Early on July 13, the Houthi rebels launched their second coordinated attack on Saudi Arabia in 20 days. The Saudi-led coalition said it intercepted and destroyed four ballistic missiles and six explosive drones that had been launched from the Houthi-controlled Yemeni capital Sanaa. While the Saudis did not inform the location of the missile and drone attacks, a Houthi military spokesperson stated they were directed at “military aircraft, pilot accommodation and Patriot systems in Khamis Mushait, and other military targets at Abha, Jizan and Najran airports” and destroyed a number of those targets. He added that “the giant oil facility in the Jizan industrial zone” was also targeted, and that the “strike was accurate.” Additionally, the rebels claimed to have killed and injured dozens of Saudi military officers.
The new coordinated attack, which followed the airstrikes against targets that included the Saudi defense and intelligence headquarters and King Salman air base on June 23, aiming for military sites and equipment with the addition of an oil facility, shows that the Houthis are stepping up their offensives against the Saudi-led coalition. The rebels claimed the attack was a retaliation against Saudi aggression, the latest of which was an airstrike on the Hajjah governorate that killed seven children and two women on July 12.
Is Saudi Arabia Looking for an Exit from Yemen?
Although the Saudi airstrike indeed provoked Houthi retaliation, another large-scale attack of that sort was already expected, and more are likely to come. With these two attacks, the Houthis have gained momentum based on their alleged ability to hit targets with high precision deep within Saudi Arabia, namely in Riyadh, and strike multiple targets in different cities at the same time. The Iran-backed group likely intends to push the Saudi-led coalition to approach ceasefire talks more seriously and consider concessions that the Saudis have so far deemed unnegotiable, such as the lifting of the sea, land and air blockade of Yemen.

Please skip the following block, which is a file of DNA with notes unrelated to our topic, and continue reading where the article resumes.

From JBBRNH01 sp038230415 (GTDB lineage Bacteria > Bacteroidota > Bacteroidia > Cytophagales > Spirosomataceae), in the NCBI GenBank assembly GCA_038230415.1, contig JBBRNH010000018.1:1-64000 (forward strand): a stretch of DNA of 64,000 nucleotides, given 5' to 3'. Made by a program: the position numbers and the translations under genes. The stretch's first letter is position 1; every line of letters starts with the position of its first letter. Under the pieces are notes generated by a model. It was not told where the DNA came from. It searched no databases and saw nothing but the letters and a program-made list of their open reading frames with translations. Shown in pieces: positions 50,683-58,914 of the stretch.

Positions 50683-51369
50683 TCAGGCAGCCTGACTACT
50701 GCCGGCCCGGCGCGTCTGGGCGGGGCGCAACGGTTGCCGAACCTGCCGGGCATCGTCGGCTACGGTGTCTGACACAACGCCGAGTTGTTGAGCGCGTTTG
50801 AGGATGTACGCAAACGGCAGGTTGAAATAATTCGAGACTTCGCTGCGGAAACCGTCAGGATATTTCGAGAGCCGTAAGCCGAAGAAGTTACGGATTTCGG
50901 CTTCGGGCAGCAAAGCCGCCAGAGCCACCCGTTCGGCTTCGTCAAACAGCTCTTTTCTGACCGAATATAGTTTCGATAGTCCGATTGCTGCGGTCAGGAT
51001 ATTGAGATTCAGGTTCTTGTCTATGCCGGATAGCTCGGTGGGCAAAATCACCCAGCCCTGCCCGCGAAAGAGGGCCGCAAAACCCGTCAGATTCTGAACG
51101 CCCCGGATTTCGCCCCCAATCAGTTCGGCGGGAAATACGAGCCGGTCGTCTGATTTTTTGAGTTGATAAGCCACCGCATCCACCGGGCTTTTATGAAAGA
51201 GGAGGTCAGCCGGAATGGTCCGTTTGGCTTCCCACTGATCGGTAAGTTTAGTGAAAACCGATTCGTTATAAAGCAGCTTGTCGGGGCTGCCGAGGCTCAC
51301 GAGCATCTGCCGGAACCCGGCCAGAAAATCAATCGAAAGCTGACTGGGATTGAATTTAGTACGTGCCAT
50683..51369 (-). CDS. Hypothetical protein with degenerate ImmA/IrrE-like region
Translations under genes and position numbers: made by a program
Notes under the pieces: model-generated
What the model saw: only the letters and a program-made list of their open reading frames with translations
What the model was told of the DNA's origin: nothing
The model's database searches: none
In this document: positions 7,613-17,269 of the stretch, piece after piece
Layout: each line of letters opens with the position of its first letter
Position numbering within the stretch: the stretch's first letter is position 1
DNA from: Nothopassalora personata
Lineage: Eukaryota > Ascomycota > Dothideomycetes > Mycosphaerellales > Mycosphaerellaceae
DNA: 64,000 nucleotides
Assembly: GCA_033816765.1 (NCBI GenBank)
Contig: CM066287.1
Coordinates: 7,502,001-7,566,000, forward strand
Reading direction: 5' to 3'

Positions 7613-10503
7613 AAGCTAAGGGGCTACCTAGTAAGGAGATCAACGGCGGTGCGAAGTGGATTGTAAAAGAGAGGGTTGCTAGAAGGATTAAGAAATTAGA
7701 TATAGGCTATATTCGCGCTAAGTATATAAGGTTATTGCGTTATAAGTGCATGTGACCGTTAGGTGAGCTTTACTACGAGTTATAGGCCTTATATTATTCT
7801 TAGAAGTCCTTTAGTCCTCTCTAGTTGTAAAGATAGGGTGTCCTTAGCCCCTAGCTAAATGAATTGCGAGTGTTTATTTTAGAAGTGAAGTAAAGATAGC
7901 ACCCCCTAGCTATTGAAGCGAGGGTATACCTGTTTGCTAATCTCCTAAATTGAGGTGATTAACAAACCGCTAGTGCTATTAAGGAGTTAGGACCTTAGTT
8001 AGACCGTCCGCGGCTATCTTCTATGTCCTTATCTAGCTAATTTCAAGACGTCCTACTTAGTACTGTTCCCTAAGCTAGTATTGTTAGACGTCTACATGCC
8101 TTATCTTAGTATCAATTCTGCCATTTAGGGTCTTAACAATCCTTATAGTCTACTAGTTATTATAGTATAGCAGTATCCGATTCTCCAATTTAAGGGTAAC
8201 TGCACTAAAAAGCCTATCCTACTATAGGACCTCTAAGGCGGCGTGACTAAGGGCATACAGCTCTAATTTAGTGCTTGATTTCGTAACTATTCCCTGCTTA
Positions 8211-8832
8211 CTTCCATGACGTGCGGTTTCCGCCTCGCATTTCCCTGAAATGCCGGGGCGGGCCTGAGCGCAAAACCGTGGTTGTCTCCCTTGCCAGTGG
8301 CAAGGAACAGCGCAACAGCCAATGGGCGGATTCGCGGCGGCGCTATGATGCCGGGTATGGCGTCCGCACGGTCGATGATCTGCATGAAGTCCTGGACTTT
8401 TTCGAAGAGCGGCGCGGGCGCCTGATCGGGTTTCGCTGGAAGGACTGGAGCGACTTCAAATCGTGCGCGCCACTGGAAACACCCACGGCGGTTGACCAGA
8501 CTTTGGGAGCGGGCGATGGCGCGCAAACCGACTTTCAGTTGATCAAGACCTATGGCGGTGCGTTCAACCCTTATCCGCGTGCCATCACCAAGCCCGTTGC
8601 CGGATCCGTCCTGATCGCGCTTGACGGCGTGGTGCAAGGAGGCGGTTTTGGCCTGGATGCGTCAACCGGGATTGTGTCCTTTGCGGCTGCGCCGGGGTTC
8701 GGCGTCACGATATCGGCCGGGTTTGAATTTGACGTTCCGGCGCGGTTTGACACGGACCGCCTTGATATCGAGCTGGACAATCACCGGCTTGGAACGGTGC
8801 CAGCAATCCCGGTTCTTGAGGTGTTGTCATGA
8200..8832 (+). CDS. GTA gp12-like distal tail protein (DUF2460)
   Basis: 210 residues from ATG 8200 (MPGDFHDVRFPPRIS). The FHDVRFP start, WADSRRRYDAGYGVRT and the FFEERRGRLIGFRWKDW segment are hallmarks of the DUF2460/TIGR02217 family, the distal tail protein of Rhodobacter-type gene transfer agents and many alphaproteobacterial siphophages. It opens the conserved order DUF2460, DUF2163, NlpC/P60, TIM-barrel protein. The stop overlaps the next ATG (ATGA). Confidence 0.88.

The Push for Marib City
Tied to the Houthis’ intention to force the Saudi-led coalition to agree to better terms for a ceasefire is the rebels’ continuing push to capture Marib city, the Yemeni government’s last stronghold in the north of the country. On June 29, Houthis and pro-government fighters clashed in the Hashia district of Marib province, and on July 1, the Saudi-led coalition carried out airstrikes on the governorate, which is mostly controlled by the Houthis, except for parts that include its capital of the same name. Following the initial session (on July 7) of the trial of Houthi leaders accused of orchestrating the takeover of the Yemeni government, the Iran-backed group launched a ballistic missile that reportedly landed in a civilian area of Marib city on July 8, followed by another strike on July 14.